mars red planet Perseverance

Critical 7 minutes of “Perseverance”

Critical 7 Minutes Of “Perseverance”

The American Space and Aviation Administration released an animation showing how the spacecraft Perseverance, weighing a ton, will land on Mars on February 18.

The vehicle will be sent to the Jezero crater and will search for possible past life evidence. There are a number of maneuvers required for the vehicle to land on Mars. This whole series of maneuvers is called “seven minutes of terror”.

A lot of things have to go right in a very short time. If things don’t go well, it could open a huge hole in the Red Planet.

Everything seen in the animation has to be done by the computers in the Perseverance. This is the main point.

The landing maneuver begins at the altitude where the Red Planet reaches the first layers of its atmosphere. The vehicle is protected inside the capsule and approaches the first layers of the atmosphere at a speed of 20 thousand kilometers per hour.

The landing system needs to reduce this high speed to less than 1 meter per second, in less than 400 seconds.

Most Of The Work Is Done With The Heat Shield.

As the capsule penetrates deeper into the Martian air, the temperature rises to more than 1000 degrees Celsius, but at the same time, the friction slows down the rate of drop greatly.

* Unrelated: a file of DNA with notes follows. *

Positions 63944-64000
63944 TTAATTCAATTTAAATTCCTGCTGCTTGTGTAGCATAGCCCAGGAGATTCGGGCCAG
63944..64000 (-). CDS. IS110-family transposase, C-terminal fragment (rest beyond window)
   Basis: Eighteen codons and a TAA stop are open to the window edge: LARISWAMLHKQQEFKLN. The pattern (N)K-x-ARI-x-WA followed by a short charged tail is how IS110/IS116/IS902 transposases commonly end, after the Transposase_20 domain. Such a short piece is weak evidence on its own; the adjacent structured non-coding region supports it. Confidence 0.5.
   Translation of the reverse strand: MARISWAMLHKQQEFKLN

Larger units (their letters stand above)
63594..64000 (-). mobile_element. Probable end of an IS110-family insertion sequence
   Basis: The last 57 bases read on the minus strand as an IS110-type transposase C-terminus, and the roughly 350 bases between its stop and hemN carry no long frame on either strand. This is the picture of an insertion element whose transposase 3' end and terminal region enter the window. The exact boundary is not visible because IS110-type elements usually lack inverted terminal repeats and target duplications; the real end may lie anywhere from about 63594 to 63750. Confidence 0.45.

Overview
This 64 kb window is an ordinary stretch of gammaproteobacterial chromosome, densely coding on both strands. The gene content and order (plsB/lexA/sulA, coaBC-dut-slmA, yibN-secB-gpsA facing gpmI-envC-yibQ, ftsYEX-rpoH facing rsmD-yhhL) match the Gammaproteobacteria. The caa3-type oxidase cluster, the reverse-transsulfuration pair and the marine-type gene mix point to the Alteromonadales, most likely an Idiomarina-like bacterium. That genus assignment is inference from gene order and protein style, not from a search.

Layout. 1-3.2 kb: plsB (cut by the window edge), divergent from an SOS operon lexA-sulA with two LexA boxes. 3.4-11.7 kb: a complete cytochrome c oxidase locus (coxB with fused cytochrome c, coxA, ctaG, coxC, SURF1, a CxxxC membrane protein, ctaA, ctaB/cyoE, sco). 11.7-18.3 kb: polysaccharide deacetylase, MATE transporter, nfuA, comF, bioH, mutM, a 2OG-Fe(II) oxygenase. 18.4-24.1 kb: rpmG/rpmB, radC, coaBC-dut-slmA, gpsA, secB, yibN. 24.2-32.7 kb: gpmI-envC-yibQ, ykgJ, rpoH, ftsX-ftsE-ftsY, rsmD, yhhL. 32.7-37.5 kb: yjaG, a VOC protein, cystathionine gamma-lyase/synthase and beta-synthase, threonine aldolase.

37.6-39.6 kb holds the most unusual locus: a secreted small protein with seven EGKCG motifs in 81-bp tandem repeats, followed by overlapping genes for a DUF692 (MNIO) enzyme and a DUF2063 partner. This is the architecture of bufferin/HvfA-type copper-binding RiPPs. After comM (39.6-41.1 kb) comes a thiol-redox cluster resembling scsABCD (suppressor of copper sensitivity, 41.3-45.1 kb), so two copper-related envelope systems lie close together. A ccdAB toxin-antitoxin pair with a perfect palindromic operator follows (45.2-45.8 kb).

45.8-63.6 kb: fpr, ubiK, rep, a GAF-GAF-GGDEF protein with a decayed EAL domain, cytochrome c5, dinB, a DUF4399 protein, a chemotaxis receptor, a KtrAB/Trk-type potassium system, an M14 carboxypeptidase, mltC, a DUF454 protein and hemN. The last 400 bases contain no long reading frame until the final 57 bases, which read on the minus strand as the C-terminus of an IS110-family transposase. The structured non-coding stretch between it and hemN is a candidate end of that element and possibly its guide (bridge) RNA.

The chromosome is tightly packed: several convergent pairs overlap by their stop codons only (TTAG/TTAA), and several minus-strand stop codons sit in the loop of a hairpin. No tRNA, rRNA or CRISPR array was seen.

Thanks to a supersonic parachute that opens from the rear shell of the capsule, the speed of it is reduced to 1200 kilometers per hour. It travels for about 1 more minute with the 21.5-meter-wide supersonic parachute and thus the entry speed is slightly reduced.

At 2 kilometers to the Mars surface, the speed drops to 100 meters per second, and Perseverance declines with the “air winch”. It then begins to float just above the surface with the help of eight rockets. Nylon cables are used to lower the reconnaissance vehicle to the surface.

At the moment of contact with the ground, Perseverance must break the cables so that it does not drift with the air crane that is supposed to fly at a safe distance and destroy itself.

NASA Mars JPL Perseverance Rover
Source: NASA/JPL

We Will Have An Uneasy Wait Due To The Time Difference.

The landing is scheduled for the afternoon at Mars time. At this point, how long a radio signal reaches Mars from Earth gains importance … This time is roughly 700 seconds …

This actually means that when we receive the message, Perseverance will have already successfully or unsuccessfully completed the task.

The reconnaissance vehicle will record all these maneuvers and landings with cameras and microphones, and if successful, the recordings will send them to the world later.

Do not forget to save the date of 18 February 2021 in your calendar.

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